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Legal scholar Akhil Reed Amar’s new book, The Words That Made Us: America’s Constitutional Conversation, 1760–1840, has been hailed as one of the most important constitutional histories of this generation. Uniting law and history, Professor Amar’s book explores the passionate arguments at the center of the American Republic from 1760 to 1840, using the words of the people who participated in them.

In this unique seminar, co-taught by Professor Amar and AEI scholar Adam White, fellows will revisit some of the biggest constitutional questions early Americans confronted and evaluate the statesmen – Washington, Hamilton, Jefferson, and Madison, among others – who framed our constitutional conversation.

Image Credit: Robert Edge Pine & Edward Savage, Congress Voting Independence, 1784-1801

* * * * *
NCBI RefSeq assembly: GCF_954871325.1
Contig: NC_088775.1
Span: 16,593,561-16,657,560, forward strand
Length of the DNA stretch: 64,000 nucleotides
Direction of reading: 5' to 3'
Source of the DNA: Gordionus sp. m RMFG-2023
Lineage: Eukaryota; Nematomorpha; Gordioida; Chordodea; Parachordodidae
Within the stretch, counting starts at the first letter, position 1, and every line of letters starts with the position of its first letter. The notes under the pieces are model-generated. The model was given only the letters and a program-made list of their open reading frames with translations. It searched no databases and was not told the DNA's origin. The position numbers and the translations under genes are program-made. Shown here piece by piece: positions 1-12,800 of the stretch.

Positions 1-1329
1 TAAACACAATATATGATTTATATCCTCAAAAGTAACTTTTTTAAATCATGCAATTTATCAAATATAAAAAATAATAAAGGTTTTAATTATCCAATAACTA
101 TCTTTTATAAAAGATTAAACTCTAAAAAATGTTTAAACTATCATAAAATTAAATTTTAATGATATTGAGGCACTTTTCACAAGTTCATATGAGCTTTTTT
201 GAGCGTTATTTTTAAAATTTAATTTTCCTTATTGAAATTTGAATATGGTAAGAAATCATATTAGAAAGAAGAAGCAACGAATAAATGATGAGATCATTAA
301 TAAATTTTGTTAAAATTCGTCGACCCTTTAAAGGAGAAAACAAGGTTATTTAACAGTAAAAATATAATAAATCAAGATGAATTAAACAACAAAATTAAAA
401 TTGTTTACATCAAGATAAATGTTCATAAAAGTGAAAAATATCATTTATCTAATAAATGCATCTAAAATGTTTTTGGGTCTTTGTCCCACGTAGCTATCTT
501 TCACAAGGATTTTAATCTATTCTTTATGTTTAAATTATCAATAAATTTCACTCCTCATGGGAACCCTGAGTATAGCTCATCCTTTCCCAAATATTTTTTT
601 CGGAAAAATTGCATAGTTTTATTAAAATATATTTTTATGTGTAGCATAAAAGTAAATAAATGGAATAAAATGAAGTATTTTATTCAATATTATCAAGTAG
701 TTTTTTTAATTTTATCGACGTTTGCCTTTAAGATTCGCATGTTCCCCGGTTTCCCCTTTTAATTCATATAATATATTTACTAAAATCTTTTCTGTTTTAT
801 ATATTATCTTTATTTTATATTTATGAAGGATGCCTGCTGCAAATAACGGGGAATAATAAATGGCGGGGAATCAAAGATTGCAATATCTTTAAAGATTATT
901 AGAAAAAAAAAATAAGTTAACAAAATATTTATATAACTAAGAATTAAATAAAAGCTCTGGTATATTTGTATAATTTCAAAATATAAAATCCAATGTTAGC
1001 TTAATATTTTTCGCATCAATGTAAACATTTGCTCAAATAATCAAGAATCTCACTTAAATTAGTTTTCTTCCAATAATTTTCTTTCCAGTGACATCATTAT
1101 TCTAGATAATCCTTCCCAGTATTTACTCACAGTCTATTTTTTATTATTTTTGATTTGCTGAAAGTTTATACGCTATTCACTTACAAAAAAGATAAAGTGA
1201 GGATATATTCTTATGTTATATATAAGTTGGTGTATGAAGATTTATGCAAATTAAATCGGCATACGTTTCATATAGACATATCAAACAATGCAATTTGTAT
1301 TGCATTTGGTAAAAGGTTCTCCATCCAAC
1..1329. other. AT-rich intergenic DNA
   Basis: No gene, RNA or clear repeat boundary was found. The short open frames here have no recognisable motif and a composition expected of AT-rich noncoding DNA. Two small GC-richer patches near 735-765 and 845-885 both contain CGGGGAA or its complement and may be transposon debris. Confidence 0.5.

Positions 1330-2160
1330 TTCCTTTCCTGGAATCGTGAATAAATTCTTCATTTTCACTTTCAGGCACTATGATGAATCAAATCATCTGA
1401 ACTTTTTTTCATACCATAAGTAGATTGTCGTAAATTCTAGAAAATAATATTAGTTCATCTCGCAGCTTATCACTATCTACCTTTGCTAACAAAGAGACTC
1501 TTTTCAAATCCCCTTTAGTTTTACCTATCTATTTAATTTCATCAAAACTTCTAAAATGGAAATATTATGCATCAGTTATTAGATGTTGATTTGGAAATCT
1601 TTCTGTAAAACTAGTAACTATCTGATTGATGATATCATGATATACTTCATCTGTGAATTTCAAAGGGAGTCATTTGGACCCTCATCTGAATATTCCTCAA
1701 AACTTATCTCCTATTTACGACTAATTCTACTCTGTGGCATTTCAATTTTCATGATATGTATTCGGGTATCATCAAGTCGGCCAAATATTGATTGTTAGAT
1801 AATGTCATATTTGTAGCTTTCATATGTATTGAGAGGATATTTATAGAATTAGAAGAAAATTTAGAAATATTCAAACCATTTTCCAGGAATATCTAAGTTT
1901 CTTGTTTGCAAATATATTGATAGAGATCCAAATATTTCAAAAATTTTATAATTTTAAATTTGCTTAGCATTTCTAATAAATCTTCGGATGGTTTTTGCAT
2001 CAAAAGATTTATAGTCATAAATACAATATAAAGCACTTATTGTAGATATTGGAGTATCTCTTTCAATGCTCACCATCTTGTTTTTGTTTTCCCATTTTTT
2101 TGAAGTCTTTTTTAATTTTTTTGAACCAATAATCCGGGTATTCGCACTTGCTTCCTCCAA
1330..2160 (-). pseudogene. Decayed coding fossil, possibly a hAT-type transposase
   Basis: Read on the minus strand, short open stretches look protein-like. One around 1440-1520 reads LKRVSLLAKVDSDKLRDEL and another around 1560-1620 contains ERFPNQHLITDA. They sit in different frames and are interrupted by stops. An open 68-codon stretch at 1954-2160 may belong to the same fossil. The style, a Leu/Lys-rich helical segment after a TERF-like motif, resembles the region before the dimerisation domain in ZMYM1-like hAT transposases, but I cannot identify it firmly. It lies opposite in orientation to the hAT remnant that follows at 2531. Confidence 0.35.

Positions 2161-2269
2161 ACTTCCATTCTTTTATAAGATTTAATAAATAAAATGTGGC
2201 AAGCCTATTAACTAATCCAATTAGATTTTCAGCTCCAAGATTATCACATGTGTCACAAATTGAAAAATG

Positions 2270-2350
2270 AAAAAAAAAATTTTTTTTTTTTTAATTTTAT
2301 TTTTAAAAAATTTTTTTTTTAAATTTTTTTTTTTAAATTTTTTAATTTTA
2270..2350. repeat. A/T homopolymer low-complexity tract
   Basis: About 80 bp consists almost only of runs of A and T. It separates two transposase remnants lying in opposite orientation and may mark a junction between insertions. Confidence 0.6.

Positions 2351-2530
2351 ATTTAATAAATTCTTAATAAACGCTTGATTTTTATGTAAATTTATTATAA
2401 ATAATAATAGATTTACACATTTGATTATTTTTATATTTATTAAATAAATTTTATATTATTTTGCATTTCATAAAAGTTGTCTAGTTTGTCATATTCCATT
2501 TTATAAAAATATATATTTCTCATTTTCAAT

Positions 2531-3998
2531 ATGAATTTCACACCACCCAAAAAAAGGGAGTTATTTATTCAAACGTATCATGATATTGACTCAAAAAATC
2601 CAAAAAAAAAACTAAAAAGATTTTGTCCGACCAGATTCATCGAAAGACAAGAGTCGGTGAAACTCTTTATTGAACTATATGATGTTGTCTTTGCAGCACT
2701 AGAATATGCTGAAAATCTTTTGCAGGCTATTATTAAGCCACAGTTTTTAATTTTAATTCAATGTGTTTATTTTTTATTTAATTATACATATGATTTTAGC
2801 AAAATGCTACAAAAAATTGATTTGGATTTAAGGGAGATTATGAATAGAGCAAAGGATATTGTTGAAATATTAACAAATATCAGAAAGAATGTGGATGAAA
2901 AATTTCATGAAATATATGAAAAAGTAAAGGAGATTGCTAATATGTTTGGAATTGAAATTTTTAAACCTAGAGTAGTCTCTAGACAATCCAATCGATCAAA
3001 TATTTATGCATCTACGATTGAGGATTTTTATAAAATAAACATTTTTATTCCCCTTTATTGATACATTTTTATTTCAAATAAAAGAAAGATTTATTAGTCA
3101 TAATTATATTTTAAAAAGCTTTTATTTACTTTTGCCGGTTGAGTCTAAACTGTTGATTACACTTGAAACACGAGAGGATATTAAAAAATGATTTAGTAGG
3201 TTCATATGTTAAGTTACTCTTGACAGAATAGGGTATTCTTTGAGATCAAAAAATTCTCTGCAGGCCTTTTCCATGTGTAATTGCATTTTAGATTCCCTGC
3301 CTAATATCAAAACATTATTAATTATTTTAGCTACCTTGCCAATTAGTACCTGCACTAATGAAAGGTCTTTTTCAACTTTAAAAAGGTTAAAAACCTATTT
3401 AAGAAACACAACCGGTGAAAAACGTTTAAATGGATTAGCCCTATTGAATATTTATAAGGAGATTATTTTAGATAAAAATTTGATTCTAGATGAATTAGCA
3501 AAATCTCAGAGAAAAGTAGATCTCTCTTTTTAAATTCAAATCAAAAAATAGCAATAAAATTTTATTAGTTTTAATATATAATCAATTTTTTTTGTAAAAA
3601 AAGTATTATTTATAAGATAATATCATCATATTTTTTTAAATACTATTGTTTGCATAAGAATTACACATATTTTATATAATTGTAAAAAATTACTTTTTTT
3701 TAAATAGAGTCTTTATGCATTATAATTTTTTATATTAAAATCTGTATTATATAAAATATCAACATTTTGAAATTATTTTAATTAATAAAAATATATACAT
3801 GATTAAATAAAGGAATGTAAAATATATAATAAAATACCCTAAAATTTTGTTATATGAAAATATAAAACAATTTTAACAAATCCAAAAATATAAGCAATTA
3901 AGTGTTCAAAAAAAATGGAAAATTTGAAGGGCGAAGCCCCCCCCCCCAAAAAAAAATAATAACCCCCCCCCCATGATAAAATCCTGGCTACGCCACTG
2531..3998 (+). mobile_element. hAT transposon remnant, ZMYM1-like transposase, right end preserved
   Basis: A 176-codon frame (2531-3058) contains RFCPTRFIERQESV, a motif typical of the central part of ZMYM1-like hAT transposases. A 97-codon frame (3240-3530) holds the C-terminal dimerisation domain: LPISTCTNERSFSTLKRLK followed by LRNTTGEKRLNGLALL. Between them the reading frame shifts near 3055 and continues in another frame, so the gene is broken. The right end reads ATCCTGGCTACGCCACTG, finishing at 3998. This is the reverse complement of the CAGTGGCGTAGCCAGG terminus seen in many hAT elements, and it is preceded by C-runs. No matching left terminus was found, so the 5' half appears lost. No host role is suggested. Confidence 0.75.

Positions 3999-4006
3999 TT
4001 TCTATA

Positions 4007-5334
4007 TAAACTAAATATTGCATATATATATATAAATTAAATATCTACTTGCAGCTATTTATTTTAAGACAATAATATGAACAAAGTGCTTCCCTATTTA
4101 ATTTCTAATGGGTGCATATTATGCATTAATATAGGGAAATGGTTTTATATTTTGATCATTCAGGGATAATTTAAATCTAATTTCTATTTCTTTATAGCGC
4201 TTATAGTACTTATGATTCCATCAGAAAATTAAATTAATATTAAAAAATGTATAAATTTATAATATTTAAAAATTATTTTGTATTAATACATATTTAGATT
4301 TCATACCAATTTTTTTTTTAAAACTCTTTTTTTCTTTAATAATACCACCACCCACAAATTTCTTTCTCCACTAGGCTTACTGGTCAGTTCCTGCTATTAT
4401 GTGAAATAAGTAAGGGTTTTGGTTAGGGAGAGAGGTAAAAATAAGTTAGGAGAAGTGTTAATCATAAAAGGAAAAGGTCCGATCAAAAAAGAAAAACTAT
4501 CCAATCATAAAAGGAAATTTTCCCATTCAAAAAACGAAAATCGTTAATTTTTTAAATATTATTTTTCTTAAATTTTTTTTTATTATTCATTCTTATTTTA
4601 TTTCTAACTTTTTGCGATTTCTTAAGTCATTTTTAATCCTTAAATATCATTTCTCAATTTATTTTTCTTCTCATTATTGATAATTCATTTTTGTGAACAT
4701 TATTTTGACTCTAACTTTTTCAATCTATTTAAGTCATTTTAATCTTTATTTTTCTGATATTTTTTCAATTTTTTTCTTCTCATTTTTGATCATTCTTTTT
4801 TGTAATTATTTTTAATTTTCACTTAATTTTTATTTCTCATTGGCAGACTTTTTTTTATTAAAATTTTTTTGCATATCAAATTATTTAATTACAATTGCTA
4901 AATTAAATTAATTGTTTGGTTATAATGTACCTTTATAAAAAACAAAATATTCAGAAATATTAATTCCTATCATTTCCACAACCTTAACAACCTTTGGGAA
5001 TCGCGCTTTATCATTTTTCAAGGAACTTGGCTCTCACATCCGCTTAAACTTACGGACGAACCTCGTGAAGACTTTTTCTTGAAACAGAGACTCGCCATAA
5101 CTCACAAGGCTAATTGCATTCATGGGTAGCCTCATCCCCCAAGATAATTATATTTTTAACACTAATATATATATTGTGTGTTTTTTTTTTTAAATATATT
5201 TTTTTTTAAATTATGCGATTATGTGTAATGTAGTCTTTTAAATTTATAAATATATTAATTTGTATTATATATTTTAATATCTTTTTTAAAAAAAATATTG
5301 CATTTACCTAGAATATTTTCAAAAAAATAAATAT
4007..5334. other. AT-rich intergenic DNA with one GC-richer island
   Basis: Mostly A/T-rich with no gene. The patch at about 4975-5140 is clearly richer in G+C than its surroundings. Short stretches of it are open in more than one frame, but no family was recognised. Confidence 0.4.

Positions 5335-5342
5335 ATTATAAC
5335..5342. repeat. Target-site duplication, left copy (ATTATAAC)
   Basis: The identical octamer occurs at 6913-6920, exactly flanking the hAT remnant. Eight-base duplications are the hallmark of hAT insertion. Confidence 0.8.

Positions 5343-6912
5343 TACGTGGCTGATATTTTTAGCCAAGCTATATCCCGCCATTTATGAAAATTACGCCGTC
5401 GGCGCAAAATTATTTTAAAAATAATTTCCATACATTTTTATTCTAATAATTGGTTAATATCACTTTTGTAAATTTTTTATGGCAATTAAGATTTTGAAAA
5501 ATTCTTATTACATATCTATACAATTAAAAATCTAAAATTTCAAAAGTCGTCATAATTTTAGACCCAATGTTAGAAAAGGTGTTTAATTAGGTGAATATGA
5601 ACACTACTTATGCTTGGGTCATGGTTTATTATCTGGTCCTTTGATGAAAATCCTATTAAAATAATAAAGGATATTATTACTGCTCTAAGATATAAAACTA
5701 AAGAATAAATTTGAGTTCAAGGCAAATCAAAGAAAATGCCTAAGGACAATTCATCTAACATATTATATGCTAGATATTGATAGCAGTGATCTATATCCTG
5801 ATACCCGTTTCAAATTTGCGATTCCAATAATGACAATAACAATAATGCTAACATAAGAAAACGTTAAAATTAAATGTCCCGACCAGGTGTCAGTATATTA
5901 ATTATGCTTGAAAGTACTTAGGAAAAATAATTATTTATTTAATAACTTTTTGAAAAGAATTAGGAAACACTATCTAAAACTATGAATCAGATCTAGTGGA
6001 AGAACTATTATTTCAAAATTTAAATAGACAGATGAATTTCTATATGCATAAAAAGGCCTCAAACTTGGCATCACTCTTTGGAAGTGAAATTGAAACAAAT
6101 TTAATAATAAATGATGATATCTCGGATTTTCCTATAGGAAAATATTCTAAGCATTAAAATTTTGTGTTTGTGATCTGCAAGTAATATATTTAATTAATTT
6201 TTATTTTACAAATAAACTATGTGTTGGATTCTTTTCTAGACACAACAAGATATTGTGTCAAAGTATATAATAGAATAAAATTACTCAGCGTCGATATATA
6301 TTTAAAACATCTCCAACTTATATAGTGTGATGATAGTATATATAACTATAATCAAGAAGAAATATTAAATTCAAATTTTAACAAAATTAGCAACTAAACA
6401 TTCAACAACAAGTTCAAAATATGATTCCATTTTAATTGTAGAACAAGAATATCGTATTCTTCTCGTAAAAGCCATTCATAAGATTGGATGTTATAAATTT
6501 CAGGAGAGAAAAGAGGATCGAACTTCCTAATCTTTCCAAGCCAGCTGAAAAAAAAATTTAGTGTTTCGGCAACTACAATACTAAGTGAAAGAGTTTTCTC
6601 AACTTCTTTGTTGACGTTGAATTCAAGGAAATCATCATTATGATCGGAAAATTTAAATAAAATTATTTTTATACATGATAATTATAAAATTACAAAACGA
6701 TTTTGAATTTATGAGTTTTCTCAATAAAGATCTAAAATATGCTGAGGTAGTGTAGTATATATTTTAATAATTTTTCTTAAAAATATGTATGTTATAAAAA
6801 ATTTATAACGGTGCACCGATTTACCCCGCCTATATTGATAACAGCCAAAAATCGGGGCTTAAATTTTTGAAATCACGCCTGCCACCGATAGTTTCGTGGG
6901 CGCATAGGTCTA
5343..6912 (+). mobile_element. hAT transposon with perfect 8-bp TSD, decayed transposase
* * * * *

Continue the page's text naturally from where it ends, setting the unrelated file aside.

Akhil Reed Amar Discusses His New Book.


Akhil Reed Amar

Akhil Reed Amar is Sterling Professor of Law and Political Science at Yale University, where he teaches constitutional law in both Yale College and Yale Law School. He is Yale’s only currently active professor to have won the University’s unofficial triple crown — the Sterling Chair for scholarship, the DeVane Medal for teaching, and the Lamar Award for alumni service. His latest and most ambitious book, The Words That Made Us: America’s Constitutional Conversation, 1760-1840, came out in May 2021. He has recently launched a weekly podcast, Amarica’s Constitution.

Adam J. White

Adam J. White is a Resident Scholar at the American Enterprise Institute, and an Assistant Professor at George Mason University’s Antonin Scalia Law School, where he also directs the Gray Center for the Study of the Administrative State at George Mason University’s Antonin Scalia Law School.

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